Thankfully there was no snow outside my train window the last weekend of September… Photo by: Melker Dahlstrand/imagebank.sweden.se
Last weekend my Dog, Rabbit, and I took the speed train (snabbtåg) to Göteborg. The speed train takes around three hours. I made my reservation a week in advance and indicated that I needed a “pet allowed” seat. What a privilege to be able to travel with my pet at my feet!
After work on Friday, Rabbit and I navigated our way through Stockholm’s Central Station, no mean feat since I was dragging a rolling suitcase, sporting a backpack, and holding Rabbit’s leash. The track was up some stairs, across the tracks on an overpass, and then down the stairs again. By the time we located the train, I was sweating and Rabbit was feeling nervous about how many people there were milling around the platform—everyone eating food on the go, dragging suitcases, and looking lost.
I located the train to Göteborg on Track 12 and Rabbit and I boarded the car that matched our ticket number. The outside of the car showed that animals were allowed in that section. People who don’t want to be seated next to animals can specify when booking their ticket. We waited while the other passengers in front of us stowed their luggage and found their seats. Then I stowed my bags and sat down, Rabbit sat on the carpeted floor at my feet. An announcement came over the speaker, confirming that the train was going to Göteborg, blah, blah…and OH NO! I was on the wrong train and it was leaving in two minutes! I started jamming stuff back into my backpack, grabbed the dog, pushed past the man who showed up right then to take the seat next to me, and stepped off the train. As I stepped off, I dropped Rabbit’s leash. She would never go anywhere but it scared me since there were people everywhere and the train was about to start moving.
It turned out that there were two speed trains to Göteborg, leaving from the same track within 25 minutes of each other. Lesson learned.
Have Dog. Will Travel.
We waited for the next train and found our correct seat. Across from us sat a woman with a miniature dog that I was secretly proud to immediately identify as a cross between a Chihuahua and a Chinese Crested. (Her dog came visiting and we chatted briefly so I confirmed the breed.)
Her dog was quiet and well-behaved but I must say I have been on several train trips in which Rabbit and I were forced to deal with poorly behaved dogs and their nonchalant owners. We traveled to Strängnäs during the summer and were jammed in a very small section of the train with a ferocious pit bull. On the train to Uppsala last month, a huge mastiff-looking mix was trying to get to Rabbit the whole time. He was friendly but Rabbit wanted nothing to do with him and she literally gave him her backside the entire time.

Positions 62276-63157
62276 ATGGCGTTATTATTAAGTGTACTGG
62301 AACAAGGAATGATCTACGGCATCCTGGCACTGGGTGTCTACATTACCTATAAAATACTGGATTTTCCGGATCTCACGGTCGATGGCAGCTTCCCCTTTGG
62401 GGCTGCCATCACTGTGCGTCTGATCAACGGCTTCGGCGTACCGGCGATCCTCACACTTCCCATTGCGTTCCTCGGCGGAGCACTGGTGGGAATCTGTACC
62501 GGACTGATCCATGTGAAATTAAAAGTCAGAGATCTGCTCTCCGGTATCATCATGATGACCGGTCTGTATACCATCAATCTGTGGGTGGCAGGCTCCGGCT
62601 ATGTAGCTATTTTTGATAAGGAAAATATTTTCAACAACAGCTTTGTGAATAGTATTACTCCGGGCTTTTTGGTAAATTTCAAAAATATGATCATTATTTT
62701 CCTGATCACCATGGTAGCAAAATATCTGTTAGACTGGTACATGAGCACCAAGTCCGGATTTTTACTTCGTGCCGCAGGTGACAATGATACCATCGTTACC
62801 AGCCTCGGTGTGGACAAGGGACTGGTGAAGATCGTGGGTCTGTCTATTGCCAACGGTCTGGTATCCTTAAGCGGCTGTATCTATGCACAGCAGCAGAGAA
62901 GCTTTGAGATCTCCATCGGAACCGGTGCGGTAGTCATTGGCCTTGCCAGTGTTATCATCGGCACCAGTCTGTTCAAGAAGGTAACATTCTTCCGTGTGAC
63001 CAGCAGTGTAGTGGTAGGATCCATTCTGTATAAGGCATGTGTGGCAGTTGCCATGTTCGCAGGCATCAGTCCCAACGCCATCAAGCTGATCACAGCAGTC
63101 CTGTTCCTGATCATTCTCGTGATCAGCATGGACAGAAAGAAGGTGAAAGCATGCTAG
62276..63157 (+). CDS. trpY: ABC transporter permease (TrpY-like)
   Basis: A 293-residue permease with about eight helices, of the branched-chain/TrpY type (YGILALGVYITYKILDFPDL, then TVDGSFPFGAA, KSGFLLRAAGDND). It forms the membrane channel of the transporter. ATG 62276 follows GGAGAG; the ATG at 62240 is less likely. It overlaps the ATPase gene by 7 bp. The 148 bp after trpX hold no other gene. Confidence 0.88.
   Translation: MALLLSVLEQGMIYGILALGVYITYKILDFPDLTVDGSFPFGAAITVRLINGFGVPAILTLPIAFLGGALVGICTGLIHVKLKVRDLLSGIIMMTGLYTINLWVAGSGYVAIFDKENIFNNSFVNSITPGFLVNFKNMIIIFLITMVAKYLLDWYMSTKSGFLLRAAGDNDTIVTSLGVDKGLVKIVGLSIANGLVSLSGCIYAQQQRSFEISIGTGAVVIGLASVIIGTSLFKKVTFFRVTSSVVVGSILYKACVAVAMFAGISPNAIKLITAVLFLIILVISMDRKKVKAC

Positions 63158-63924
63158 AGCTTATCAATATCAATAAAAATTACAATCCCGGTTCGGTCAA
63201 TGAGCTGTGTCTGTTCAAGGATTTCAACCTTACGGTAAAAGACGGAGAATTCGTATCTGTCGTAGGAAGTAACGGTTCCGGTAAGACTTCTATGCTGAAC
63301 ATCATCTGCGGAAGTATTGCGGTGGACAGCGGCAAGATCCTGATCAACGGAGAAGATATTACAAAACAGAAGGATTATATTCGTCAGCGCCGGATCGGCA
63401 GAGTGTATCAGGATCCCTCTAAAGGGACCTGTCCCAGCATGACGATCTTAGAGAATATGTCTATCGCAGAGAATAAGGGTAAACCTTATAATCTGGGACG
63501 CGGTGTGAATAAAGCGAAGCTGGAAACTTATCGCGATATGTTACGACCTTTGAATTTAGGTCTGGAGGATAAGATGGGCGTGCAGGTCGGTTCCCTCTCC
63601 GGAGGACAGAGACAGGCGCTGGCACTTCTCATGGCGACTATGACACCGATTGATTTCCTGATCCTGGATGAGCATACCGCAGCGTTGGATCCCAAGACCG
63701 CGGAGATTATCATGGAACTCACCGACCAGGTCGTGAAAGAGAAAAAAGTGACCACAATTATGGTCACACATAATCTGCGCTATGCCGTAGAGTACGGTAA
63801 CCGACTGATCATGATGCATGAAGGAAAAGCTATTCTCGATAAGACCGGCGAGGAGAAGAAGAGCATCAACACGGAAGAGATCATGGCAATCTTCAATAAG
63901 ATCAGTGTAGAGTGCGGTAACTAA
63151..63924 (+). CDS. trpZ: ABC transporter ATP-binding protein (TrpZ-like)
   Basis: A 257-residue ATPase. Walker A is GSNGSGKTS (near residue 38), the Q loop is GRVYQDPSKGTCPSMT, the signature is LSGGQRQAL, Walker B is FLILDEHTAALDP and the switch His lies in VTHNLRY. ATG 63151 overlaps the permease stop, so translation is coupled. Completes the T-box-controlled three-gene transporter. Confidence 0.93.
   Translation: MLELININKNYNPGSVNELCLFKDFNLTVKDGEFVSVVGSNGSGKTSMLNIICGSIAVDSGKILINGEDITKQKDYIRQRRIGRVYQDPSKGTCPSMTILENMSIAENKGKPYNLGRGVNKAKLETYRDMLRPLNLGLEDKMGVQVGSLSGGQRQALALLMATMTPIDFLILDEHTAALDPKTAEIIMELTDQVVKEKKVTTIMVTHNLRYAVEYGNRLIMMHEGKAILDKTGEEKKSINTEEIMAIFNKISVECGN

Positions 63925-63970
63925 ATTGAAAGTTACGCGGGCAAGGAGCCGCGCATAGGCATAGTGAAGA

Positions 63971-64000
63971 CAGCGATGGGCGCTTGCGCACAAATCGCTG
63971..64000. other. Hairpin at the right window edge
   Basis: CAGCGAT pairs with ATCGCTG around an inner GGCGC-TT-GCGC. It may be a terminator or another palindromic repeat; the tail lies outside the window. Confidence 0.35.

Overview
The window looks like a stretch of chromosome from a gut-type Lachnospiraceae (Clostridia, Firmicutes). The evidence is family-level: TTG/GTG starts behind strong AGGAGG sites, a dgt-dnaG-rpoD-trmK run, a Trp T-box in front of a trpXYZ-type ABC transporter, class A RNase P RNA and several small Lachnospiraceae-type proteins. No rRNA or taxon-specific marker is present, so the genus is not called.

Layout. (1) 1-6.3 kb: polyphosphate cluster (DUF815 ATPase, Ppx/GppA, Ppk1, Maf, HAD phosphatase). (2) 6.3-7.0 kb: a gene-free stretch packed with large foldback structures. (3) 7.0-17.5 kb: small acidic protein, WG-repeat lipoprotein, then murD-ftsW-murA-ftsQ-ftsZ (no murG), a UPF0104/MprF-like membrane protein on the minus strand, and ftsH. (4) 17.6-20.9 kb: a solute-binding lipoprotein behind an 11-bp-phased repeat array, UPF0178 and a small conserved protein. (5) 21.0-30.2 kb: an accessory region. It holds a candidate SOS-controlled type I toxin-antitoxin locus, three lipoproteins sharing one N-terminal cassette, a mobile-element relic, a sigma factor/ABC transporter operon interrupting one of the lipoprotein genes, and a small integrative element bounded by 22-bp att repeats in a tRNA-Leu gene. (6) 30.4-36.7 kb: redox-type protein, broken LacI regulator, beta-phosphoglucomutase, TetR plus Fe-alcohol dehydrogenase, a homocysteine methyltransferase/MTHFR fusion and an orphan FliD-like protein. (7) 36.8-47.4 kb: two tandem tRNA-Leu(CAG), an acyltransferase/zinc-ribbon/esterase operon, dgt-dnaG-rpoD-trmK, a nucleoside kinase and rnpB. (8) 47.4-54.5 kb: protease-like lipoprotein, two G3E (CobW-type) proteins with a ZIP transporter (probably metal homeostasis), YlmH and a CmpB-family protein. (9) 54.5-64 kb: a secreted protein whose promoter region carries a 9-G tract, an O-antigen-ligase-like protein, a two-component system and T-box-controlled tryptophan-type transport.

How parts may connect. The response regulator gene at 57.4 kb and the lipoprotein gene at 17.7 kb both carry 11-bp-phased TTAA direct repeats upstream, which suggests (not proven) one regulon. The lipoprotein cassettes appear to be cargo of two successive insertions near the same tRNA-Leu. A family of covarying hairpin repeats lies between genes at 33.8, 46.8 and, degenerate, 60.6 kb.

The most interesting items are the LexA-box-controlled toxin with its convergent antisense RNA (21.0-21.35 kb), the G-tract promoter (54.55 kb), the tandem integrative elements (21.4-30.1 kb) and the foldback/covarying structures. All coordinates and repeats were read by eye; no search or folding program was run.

On the return trip from Göteborg, a woman with two small terriers sat behind me. The dogs were elderly and quite calm but the owner was a disaster. Like most Swedish dog owners do, she immediately asked me if my dog was a male or female. People here seem to hold great stock in which dogs will get along with which dogs but I haven’t figured out exactly what the theory is…males with females or males with males or ?? Whatever it is, I’m not sure I agree.
The problem was that the owner of the two terriers let them lie in the aisle instead of in front of her seat. Everyone who tried to pass through our train car had to pick their way past her dogs. Then the woman left her dogs behind and went to the bar car for a very long time. A woman sitting across the aisle complained to the conductor but I don’t know if he rousted her from the bar or not. After awhile she returned but then immediately began speaking really loudly on her cell phone. Our car happened to be very quiet, with no one else talking on the phone so she was really loud. The woman then left the dog again to finish her call in the section between the cars. When she returned, she instantly fell asleep and the dogs continued to lie in the aisle. When the train finally arrived in Stockholm, people were eager to get off because the train was a half hour late and people were trying to make connecting trains. The terriers were still in the way with passengers trying to pick their way over the dogs while carrying their luggage. The owner slept right through all the announcements and the arrival of the train. Finally a female passenger reached out and politely woke the woman up.
I am so careful with Rabbit. I make sure we don’t take up more than our share of space. I make sure she doesn’t “go visiting” with other dogs on the train. It’s such a privilege to be able to take dogs on all the trains, subways, buses…I hope a few irresponsible owners don’t ruin it for the rest of us!